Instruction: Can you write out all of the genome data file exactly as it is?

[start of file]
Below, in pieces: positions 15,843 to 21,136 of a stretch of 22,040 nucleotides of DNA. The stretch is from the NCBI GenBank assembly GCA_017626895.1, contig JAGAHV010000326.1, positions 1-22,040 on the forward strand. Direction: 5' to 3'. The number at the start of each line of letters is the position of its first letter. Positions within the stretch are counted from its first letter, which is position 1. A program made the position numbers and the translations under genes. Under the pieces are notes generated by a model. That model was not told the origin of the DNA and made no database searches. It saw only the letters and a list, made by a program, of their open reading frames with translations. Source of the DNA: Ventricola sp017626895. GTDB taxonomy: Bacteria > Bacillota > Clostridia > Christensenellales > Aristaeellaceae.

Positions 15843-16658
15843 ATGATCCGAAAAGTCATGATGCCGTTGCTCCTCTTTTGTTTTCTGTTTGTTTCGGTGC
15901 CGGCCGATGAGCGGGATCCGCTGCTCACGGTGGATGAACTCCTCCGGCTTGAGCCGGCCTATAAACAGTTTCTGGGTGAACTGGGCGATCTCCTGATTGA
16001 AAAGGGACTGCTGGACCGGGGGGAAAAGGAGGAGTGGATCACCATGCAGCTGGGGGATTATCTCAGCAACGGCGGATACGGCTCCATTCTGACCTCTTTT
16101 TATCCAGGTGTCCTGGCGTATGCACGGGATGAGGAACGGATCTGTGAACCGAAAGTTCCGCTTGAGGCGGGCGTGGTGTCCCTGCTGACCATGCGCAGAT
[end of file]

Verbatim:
Below, in pieces: positions 15,843 to 21,136 of a stretch of 22,040 nucleotides of DNA. The stretch is from the NCBI GenBank assembly GCA_017626895.1, contig JAGAHV010000326.1, positions 1-22,040 on the forward strand. Direction: 5' to 3'. The number at the start of each line of letters is the position of its first letter. Positions within the stretch are counted from its first letter, which is position 1. A program made the position numbers and the translations under genes. Under the pieces are notes generated by a model. That model was not told the origin of the DNA and made no database searches. It saw only the letters and a list, made by a program, of their open reading frames with translations. Source of the DNA: Ventricola sp017626895. GTDB taxonomy: Bacteria > Bacillota > Clostridia > Christensenellales > Aristaeellaceae.

Positions 15843-16658
15843 ATGATCCGAAAAGTCATGATGCCGTTGCTCCTCTTTTGTTTTCTGTTTGTTTCGGTGC
15901 CGGCCGATGAGCGGGATCCGCTGCTCACGGTGGATGAACTCCTCCGGCTTGAGCCGGCCTATAAACAGTTTCTGGGTGAACTGGGCGATCTCCTGATTGA
16001 AAAGGGACTGCTGGACCGGGGGGAAAAGGAGGAGTGGATCACCATGCAGCTGGGGGATTATCTCAGCAACGGCGGATACGGCTCCATTCTGACCTCTTTT
16101 TATCCAGGTGTCCTGGCGTATGCACGGGATGAGGAACGGATCTGTGAACCGAAAGTTCCGCTTGAGGCGGGCGTGGTGTCCCTGCTGACCATGCGCAGAT